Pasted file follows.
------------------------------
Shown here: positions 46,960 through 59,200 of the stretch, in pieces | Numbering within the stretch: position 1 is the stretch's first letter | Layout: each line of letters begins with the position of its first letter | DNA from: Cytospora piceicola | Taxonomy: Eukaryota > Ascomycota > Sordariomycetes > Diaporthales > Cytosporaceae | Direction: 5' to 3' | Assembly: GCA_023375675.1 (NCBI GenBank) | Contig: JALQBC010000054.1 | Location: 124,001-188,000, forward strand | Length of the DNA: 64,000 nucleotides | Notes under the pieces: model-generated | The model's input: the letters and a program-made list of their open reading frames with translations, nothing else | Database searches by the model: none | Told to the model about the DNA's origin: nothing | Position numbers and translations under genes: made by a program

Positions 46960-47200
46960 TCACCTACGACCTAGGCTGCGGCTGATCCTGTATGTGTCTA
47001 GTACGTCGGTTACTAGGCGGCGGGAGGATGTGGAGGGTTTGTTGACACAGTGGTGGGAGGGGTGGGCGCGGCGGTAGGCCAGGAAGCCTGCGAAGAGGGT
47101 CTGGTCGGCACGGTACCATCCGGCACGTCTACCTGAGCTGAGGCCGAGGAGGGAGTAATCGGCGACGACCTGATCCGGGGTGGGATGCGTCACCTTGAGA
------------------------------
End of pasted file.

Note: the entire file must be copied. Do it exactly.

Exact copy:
Shown here: positions 46,960 through 59,200 of the stretch, in pieces | Numbering within the stretch: position 1 is the stretch's first letter | Layout: each line of letters begins with the position of its first letter | DNA from: Cytospora piceicola | Taxonomy: Eukaryota > Ascomycota > Sordariomycetes > Diaporthales > Cytosporaceae | Direction: 5' to 3' | Assembly: GCA_023375675.1 (NCBI GenBank) | Contig: JALQBC010000054.1 | Location: 124,001-188,000, forward strand | Length of the DNA: 64,000 nucleotides | Notes under the pieces: model-generated | The model's input: the letters and a program-made list of their open reading frames with translations, nothing else | Database searches by the model: none | Told to the model about the DNA's origin: nothing | Position numbers and translations under genes: made by a program

Positions 46960-47200
46960 TCACCTACGACCTAGGCTGCGGCTGATCCTGTATGTGTCTA
47001 GTACGTCGGTTACTAGGCGGCGGGAGGATGTGGAGGGTTTGTTGACACAGTGGTGGGAGGGGTGGGCGCGGCGGTAGGCCAGGAAGCCTGCGAAGAGGGT
47101 CTGGTCGGCACGGTACCATCCGGCACGTCTACCTGAGCTGAGGCCGAGGAGGGAGTAATCGGCGACGACCTGATCCGGGGTGGGATGCGTCACCTTGAGA